Fake Interpreters an Issue in the U.S., Too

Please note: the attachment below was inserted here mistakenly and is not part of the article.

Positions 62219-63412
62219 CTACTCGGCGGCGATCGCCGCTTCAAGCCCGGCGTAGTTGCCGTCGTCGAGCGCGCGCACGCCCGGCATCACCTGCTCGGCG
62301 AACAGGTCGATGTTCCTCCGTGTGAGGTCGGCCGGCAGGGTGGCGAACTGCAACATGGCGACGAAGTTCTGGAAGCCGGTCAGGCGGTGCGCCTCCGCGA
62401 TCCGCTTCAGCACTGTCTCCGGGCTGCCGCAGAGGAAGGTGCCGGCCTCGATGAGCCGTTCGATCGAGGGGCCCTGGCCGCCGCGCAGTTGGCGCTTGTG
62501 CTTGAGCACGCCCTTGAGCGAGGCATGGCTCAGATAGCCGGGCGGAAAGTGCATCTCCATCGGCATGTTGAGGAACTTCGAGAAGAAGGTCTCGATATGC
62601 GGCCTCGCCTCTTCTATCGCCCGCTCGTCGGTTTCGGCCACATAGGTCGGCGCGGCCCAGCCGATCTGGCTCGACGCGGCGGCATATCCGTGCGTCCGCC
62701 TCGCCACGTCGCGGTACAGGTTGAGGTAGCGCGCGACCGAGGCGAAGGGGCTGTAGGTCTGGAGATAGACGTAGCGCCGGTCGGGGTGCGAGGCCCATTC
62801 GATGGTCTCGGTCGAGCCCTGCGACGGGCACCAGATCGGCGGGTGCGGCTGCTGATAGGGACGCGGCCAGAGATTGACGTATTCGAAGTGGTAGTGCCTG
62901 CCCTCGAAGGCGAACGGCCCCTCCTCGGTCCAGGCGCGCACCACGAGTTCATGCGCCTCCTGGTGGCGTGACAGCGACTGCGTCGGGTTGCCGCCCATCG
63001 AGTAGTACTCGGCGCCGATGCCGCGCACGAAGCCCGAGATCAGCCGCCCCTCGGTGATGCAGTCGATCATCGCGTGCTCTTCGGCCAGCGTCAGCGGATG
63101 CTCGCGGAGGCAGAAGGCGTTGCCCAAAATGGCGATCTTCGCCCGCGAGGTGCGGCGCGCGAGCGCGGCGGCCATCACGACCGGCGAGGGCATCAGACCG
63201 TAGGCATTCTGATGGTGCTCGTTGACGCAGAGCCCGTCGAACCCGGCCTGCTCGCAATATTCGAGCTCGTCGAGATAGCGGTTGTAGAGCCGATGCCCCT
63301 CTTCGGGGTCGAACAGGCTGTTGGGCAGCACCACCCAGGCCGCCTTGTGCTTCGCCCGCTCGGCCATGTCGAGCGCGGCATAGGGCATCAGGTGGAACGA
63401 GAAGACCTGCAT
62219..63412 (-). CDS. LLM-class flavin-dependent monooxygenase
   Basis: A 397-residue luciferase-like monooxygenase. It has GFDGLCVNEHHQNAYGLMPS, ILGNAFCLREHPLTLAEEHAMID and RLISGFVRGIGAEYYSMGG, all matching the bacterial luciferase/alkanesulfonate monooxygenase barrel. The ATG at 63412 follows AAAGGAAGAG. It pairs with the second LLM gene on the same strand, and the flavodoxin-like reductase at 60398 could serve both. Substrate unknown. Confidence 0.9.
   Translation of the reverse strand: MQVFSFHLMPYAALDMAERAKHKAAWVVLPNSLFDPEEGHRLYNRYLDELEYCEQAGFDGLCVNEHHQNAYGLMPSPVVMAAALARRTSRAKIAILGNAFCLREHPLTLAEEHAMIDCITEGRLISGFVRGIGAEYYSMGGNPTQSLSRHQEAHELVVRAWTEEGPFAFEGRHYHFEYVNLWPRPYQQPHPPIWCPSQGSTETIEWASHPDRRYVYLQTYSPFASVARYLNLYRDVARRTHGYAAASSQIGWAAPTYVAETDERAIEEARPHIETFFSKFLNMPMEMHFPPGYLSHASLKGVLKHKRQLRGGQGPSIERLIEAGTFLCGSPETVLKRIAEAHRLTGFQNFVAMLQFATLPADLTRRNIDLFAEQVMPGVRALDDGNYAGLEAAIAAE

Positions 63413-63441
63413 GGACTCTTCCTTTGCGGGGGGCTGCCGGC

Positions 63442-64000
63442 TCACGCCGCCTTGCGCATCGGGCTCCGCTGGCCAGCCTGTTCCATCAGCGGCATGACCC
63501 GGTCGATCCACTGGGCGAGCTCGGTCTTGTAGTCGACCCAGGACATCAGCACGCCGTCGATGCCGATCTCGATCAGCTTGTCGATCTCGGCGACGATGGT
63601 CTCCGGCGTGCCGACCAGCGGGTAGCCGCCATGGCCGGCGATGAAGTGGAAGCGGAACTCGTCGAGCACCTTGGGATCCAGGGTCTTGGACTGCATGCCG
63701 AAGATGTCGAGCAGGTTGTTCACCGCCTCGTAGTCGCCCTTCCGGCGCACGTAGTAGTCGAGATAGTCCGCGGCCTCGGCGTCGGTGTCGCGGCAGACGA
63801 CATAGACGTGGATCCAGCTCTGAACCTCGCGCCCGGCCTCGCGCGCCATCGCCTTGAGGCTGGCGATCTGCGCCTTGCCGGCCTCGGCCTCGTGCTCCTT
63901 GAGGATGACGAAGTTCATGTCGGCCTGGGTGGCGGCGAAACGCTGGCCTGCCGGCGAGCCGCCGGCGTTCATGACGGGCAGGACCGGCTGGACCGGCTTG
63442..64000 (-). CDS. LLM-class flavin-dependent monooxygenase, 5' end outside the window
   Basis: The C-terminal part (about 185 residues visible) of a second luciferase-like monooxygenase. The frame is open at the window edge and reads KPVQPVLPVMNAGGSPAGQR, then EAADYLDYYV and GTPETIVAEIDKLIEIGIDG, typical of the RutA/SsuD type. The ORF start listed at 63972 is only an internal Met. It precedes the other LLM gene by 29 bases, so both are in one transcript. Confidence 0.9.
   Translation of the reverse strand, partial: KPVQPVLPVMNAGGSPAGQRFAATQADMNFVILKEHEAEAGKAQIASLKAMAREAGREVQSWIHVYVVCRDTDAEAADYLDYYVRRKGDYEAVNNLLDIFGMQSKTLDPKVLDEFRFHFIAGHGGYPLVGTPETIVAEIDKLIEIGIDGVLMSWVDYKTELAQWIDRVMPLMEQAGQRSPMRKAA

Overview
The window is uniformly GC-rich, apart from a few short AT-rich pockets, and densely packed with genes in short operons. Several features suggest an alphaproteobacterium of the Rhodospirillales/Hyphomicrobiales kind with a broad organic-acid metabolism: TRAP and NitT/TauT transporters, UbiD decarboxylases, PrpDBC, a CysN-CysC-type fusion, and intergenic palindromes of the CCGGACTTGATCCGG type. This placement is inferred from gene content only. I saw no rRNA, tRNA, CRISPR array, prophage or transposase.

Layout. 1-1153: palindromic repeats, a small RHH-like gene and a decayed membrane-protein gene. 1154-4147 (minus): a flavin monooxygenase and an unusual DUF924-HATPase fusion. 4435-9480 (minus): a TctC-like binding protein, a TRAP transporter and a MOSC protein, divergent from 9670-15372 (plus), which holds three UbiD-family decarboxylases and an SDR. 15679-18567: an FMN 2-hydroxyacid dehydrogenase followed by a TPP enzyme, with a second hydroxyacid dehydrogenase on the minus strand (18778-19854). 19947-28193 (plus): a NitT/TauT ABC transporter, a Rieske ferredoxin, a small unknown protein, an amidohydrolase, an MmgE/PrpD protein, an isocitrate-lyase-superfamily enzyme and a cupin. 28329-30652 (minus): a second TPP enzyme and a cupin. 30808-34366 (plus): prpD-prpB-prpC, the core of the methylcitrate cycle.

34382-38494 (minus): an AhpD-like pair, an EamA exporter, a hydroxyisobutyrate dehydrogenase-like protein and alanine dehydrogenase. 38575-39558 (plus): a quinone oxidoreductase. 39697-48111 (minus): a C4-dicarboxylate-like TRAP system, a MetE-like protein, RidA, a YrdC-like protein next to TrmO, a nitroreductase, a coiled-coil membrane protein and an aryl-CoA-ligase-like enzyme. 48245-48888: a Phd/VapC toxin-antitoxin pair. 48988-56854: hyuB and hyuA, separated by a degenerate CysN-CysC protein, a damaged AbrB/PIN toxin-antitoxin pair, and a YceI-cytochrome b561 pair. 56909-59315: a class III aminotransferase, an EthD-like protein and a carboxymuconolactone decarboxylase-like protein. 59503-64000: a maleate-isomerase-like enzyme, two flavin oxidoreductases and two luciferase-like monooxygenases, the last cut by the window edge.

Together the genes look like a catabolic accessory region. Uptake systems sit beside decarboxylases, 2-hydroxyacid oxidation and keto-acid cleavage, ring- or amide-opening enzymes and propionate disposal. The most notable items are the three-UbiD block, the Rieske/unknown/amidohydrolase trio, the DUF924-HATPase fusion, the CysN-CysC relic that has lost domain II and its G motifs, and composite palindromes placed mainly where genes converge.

south-africa-mandela-interpreterThe world recently turned its attention to the passing of the revolutionary former South African president, Nelson Mandela. Also making headlines was Thamsanqua Jantjie, who was hired to interpret sign language for Mandela’s memorial. Videos have gone viral of Jantjie, standing next to top world officials and leaders, gesturing repeatedly but not conveying any accurate portrayal of sign language. I’ve seen so much outrage from my friends, family and colleagues (with and without disabilities) about this event. This event gives me an opportunity to speak up about the issue of inaccurate and unqualified interpreters here in the United States. Most people do not know that the deaf community struggles on a constant basis to acquire qualified sign language interpreters. People who are not proficient enough in American Sign Language are out in our communities posing as “interpreters.” Entities with responsibilities are not always aware of their requirements under the Americans with Disabilities Act, and may allow an unqualified person to interpret. This leaves businesses and government agencies vulnerable to ADA lawsuits while also leaving a person who is deaf without the ability to communicate. According to the ADA, a qualified interpreter means an interpreter who, via a video remote interpreting service or an on-site appearance, is able to interpret effectively, accurately and impartially, both receptively and expressively, using any necessary specialized vocabulary. Qualified interpreters include, for example, sign language interpreters, oral transliterators and cued-language transliterators. Sign language interpreters are more visible today than ever before. This is because the ADA requires businesses, employers and state entities to remove barriers to communication by providing services such as interpreters, and technologies such as assistive listening devices. Before the ADA, sign language interpreters were not professionals. Friends or family members (whom I call “helpers”) would have to assume the burden of interpreting for their loved ones simply because entities would not pay for the service. This meant that the person who was interpreting was never held accountable if there were inaccuracies in the interpretation of the information being exchanged. Oftentimes, providing an interpreter is the only way to ensure mutual understanding between deaf and hearing individuals. In the eyes of the law, providing an interpreter that is not qualified (either because the person erroneously poses as a professional or is a party partial to the situation) is the same as denying a person their right to equal and effective communication. Here are the official guidelines on sign language interpreters as outlined by the National ADA Network: • Public entities and private businesses cannot require an individual with a disability to bring another individual to interpret for him or her. A public entity or private business shall not rely on an adult accompanying an individual to interpret or facilitate communication, except: • In an emergency involving imminent threat to the safety or welfare of an individual or the public where there is no interpreter available; or • When the individual with a disability specifically requests that the accompanying adult interpret or facilitate communication, the accompanying adult agrees to provide such assistance, and reliance on that adult for assistance is appropriate under the circumstances. • A public accommodation shall not rely on a minor child to interpret or facilitate communication, except in an emergency involving an imminent threat to the safety or welfare of an individual or the public where there is no interpreter available. I hope this unfortunate event is an eye opener to those entities that hire sign language interpreters for the deaf. Entities need to make sure that the person providing the interpreting service has received the proper interpreter training, understands the vocabulary being used in the situation and is impartial. The easiest way to do this is to ask the interpreter or agency that supplies interpreters about their training, education, certifications and experience. Missoulian

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